Vitamin D gets stored in the body for a long time, weeks or months, so you may only need occasional sun to keep your blood levels adequate.

All that being said, not everyone (including myself) lives where there is sun year round. In these cases, getting vitamin D from foods or supplements becomes absolutely essential, especially during the winter months.

Bottom Line: Sunshine is the best way to get vitamin D, but sunscreen blocks its production. Many people don’t have access to sunshine for most of the year.

Very Few Foods Contain This Vitamin in Significant Amounts

Here is the vitamin D3 content of a few select foods:

Vitamin D in Foods

Although fatty fish like salmon, mackerel, swordfish, trout, tuna and sardines are decent sources, you would have to eat them almost every single day to get enough.

The only really good dietary source of vitamin D is fish liver oils, such as cod fish liver oil, containing up two to times the daily value in a single tablespoon.

Keep in mind that dairy products and cereals are often fortified with vitamin D (21).

Some rare mushrooms also contain vitamin D, and egg yolks contain small amounts.

Bottom Line: Cod fish liver oil is the single best source of vitamin D3. Fatty fish is also a good source, but you have to eat it very often to get enough.

Vitamin D Deficiency is Serious Business

Unhappy and Frustrated Doctor

Vitamin D deficiency is one of the most common nutrient deficiencies.

Some people are at greater risk than others. Although the average is around 41.6%, this percentage goes up to 82.1% in black people and 69.2% in Hispanics (4).

Elderly people are also at a much greater risk of being deficient (22).

People who have certain diseases are also very likely to be deficient. One study showed that 96% of heart attack patients were low on vitamin D (23)

Unfortunately, vitamin D deficiency is a silent epidemic. The symptoms are usually subtle, and may take years or decades to surface.

The most well known symptom of vitamin D deficiency is a disease of the bones called rickets, which is common in children in developing countries.

However, due to public health measures back in the day, they started fortifying some foods with vitamin D, which mostly eliminated rickets from Western societies (24).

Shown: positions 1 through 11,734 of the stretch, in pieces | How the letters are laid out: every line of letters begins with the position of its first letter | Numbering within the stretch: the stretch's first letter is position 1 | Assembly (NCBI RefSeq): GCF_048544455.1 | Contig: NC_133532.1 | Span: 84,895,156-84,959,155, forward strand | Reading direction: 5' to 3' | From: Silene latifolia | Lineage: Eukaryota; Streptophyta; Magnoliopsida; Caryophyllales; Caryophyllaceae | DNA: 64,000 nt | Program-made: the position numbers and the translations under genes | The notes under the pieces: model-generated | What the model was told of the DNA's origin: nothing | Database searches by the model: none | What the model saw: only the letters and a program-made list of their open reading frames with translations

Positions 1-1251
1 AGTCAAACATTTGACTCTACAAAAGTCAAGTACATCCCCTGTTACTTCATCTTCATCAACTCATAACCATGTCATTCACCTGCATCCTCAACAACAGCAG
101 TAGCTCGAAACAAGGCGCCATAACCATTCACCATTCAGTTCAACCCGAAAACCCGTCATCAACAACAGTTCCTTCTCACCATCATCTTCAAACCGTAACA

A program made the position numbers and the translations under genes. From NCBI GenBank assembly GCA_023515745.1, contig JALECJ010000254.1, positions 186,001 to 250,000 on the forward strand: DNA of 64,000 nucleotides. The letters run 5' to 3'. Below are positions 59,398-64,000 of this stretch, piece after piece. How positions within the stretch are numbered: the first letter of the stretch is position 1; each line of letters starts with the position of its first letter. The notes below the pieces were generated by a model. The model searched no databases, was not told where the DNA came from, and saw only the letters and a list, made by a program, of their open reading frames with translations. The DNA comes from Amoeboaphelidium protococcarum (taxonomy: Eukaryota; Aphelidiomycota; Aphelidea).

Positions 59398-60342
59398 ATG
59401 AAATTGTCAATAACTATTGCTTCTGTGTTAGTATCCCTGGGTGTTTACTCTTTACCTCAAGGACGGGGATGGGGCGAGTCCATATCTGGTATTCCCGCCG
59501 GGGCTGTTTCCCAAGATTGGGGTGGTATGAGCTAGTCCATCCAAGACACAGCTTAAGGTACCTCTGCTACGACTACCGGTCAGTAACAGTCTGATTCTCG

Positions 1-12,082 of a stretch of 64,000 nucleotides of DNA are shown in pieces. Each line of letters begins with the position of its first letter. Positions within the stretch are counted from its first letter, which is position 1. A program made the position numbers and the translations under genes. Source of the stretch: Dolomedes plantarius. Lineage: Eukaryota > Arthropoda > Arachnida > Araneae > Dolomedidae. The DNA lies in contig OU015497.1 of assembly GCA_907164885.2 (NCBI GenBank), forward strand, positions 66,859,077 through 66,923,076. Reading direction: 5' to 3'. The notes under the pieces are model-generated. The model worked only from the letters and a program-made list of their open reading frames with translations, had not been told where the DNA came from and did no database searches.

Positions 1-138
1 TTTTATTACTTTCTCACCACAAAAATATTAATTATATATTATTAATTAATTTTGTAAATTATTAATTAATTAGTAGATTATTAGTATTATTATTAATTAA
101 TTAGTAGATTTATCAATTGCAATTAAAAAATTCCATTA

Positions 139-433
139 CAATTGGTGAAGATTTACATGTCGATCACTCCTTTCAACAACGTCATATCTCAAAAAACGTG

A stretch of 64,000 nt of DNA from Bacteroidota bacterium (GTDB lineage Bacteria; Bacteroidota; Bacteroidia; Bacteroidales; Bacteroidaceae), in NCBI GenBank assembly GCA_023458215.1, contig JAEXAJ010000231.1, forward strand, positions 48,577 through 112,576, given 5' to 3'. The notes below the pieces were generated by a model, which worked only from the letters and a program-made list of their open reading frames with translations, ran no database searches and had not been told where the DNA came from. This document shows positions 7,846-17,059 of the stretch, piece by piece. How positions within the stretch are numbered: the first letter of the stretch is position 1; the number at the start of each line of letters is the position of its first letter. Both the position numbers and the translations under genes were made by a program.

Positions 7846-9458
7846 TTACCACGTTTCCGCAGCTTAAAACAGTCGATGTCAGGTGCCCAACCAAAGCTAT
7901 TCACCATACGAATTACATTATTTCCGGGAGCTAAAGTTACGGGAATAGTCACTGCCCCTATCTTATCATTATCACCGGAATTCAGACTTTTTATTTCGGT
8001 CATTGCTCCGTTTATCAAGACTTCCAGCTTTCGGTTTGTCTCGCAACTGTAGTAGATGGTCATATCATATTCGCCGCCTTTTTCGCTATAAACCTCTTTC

Deficiency has also been linked to osteoporosis, reduced mineral density and increased risk of falls and fractures in the elderly (25).

Studies have also shown that people with low vitamin D levels have a much greater risk of heart disease, diabetes (both type 1 and type 2), cancer, dementia and autoimmune diseases like multiple sclerosis, to name a few (26).

Vitamin D deficiency has also been linked to a significantly increased risk of death from all causes (27).

Whether being vitamin D deficient actually contributes to these diseases, or whether people who have low vitamin D levels are just more likely to get them, is not as clear.

Bottom Line: Vitamin D deficiency is a well known cause of a bone disease called rickets in children. However, deficiency has also been linked to many other health problems, as well as reduced life expectancy.

Health Benefits of Getting Plenty of Vitamin D

Fish Oil Capsules

Vitamin D has received considerable mainstream attention in recent years and decades.

Research on it has gotten lots of funding, and hundreds of studies have been done.

Here are some potential benefits of getting plenty of vitamin D:

  • Osteoporosis, falls and fractures: Higher doses of vitamin D can help prevent osteoporosis, falls and fractures in the elderly (30).
  • Strength: Vitamin D supplementation can increase physical strength, in both upper and lower limbs (31).
  • Cancer: Vitamin D may help prevent cancer. One study showed that 1100 IU per day, along with calcium, reduced cancer risk by 60% (32).
  • Depression: Studies have shown vitamin D supplementation to cause mild reduction in symptoms in people with clinical depression (34).
  • Type 1 diabetes: One study in infants found that 2000 IU of vitamin D per day reduced the risk of type 1 diabetes by 78% (35).
  • Mortality: Some studies have shown that vitamin D supplementation reduces people’s risk of dying during the study periods, indicating that it may help you live longer (36).
  • Insomnia: (A note from Nutrition Breakthroughs): Vitamin D is a proven insomnia remedy.  The results of a clinical trial of vitamin D supplementation was published in a recent issue of the journal “Medical Hypothesis”.  The researchers followed 1500 patients over a 2 year period and a consistent level of vitamin D3 was maintained in their blood over many months. This produced normal sleep in most of the participants, regardless of the type of sleep disorder they were experiencing. (end of the note from Nutrition Breakthroughs).

This is actually just the tip of the iceberg.

Low vitamin D levels have been linked to all sorts of diseases, and supplementation has been shown to have numerous other benefits.

However, keep in mind that much of this is not definitely proven. According to a recent 2014 review, more evidence is needed to confirm many of these benefits (38).

Bottom Line: Taking vitamin D supplements has been shown to have numerous benefits related to cancer, bone health, mental health and autoimmune diseases, to name a few.

How Much Should You Take?

The only way to know if you are deficient, and whether you need to take a supplement, is by having your blood levels measured.

Woman Holding Bottle of Oil-Filled Capsules

Your doctor will measure the storage form, calcidiol or 25(OH)D. Anything under 12 ng/mL is considered deficient, and anything above 20 ng/mL is considered adequate. (Note: Some medical tests report results in nanograms (ng) per millilitre (mL). A nanogram is one-billionth of a gram. A gram is about 1/30 of an ounce. A millilitre measures fluid volume equal to 1/1000 litre).